It’s the best time of the year to watch waders, or shorebirds as they’re known in some parts of the world. Breeding wader populations in much of western Europe have fallen dramatically for a variety of reasons, including the expansion of upland forestry and changes in farming policies and practice over the last century. Dunlin and Golden Plover are, sadly, now rare breeding birds in Wales, and Curlew, Lapwing and Redshank are far less widespread than formerly. September sees adult and young waders of many species stop in North Wales from northern Europe, Asia and the far northeast of Canada.
Cemlyn, on the north coast of Anglesey, took the prize for rare waders this week. An American Golden Plover has been present since last Wednesday and a Buff-breasted Sandpiper dropped in at the weekend, both having crossed the Atlantic. A White-winged Black Tern, from eastern Europe, shared the Cemlyn limelight on Sunday.
Other waders hail from the northeast, having already flown at least 2500 miles in recent weeks. A Pectoral Sandpiper at RSPB Burton Mere Wetlands most likely came from that direction, in the Siberian Arctic, as do the Curlew Sandpipers and many of the Little Stints encountered here in autumn. Their journey is far from over. North Wales is just the halfway mark en route to west Africa.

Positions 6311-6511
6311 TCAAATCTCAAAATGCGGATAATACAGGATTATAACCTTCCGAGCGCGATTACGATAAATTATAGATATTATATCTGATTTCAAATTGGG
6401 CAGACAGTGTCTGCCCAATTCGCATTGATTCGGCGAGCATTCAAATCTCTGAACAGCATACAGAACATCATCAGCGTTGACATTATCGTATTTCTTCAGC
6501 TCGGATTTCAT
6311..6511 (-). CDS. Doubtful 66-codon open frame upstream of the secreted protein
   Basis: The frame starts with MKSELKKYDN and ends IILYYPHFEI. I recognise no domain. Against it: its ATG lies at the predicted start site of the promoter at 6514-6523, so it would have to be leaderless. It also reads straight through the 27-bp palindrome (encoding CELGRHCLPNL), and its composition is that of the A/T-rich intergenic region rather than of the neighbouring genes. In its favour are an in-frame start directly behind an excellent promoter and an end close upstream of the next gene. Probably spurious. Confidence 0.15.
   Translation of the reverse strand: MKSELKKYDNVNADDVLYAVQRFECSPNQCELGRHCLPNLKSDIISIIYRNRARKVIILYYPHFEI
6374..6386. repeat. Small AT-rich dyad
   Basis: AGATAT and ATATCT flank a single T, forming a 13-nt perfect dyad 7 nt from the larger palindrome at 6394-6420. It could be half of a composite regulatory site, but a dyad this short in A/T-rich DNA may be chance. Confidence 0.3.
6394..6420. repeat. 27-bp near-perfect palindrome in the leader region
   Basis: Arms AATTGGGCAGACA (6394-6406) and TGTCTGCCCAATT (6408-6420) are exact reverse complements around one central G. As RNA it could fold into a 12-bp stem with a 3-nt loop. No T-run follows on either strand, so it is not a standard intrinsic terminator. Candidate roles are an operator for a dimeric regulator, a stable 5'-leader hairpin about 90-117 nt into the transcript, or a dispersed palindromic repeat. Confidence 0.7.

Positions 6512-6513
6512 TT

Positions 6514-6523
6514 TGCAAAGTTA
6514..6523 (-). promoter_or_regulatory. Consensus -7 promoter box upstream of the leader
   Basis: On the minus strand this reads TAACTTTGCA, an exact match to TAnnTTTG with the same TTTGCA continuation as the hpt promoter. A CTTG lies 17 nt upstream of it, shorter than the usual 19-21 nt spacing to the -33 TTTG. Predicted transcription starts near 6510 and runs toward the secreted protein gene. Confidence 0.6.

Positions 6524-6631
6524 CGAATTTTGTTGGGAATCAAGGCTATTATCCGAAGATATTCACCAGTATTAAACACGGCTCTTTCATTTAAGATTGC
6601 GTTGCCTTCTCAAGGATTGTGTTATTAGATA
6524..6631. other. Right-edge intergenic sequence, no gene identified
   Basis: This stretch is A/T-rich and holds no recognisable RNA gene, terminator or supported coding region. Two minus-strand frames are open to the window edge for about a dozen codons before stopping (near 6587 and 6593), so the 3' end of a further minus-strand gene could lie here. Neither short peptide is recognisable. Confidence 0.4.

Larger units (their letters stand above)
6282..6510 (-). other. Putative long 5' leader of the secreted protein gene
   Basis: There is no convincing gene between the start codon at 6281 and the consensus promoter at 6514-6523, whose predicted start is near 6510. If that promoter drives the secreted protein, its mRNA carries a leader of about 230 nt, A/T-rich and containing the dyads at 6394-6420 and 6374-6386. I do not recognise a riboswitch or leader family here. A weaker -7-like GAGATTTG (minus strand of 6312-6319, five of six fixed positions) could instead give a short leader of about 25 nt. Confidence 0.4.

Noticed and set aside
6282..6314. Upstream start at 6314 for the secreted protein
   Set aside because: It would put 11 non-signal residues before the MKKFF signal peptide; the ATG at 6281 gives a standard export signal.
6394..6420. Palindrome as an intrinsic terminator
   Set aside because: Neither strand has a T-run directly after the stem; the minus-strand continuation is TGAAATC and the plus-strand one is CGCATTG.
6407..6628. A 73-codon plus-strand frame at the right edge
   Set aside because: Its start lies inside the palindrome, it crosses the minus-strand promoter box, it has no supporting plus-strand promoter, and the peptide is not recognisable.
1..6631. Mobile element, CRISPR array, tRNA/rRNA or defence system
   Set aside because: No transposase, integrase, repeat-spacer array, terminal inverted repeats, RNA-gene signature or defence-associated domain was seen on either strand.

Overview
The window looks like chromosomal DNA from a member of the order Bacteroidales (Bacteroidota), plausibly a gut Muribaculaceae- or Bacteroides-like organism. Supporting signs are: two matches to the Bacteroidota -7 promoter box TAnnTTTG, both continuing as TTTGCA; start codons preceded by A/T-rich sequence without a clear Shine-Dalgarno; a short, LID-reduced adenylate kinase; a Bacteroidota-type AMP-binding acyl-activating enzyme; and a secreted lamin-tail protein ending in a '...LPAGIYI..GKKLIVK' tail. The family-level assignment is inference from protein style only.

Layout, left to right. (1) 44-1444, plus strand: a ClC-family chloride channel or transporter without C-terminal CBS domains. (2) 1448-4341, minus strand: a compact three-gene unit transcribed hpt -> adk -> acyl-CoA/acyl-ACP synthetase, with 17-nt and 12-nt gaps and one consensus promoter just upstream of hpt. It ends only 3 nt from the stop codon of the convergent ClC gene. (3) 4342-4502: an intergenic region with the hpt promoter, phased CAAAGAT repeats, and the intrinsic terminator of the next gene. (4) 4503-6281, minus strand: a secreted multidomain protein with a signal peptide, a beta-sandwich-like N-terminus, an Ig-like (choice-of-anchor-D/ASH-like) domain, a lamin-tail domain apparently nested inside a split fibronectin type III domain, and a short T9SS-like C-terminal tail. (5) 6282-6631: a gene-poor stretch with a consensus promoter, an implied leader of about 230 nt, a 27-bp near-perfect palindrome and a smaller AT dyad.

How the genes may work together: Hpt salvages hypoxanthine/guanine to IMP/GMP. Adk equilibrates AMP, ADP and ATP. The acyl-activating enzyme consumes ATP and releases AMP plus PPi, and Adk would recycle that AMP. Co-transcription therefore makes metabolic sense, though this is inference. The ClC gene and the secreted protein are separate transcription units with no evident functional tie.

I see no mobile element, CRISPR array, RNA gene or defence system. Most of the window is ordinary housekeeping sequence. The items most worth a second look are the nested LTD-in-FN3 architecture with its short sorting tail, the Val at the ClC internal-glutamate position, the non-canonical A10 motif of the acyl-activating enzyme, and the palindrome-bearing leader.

Curlew Sandpipers are being seen across the region, with counts of 12 on the Alaw estuary and the Border Pool at RSPB Burton Mere Wetlands, nine at Malltraeth Cob, five on the Clwyd estuary, three on Porthmadog’s Llyn Bach and Connah’s Quay nature reserve, and singles at Aberdyfi and RSPB Conwy. Very unusually, one was on the shore of Llyn Aled Isaf, in Mynydd Hiraethog, illustrating that at some least travel overland. Little Stints have come too, with three each at Malltraeth and RSPB Conwy, where a couple of Spotted Redshanks and Ruff are present.
Other notable visitors to the region in the last week include a Marsh Warbler ringed on Bardsey, three Balearic Shearwaters off the island, a Cory’s Shearwater off Point Lynas, Cattle Egret and a juvenile Cuckoo at RSPB Cors Ddyga, and another at Cemlyn on Monday. Three Garganeys were on Cefni reservoir and one on the Alaw estuary.
I was delighted to try out the updated BirdTrack mobile phone app at the weekend, with new features that make it even easier to enter bird sightings in the field. Records of other popular wildlife groups, including mammals, butterflies and dragonflies, can now be added too. Bird recorders in Wales and the Welsh Ornithological Society draw on sightings submitted through BirdTrack, so it’s the one-stop-shop to ensure sightings count. If you already use BirdTrack, head for your phone’s appstore, and if you haven’t tried out BirdTrack yet, register first at www.birdtrack.net.
A weekly update of bird sightings and news from North Wales, published in The Daily Post every Thursday.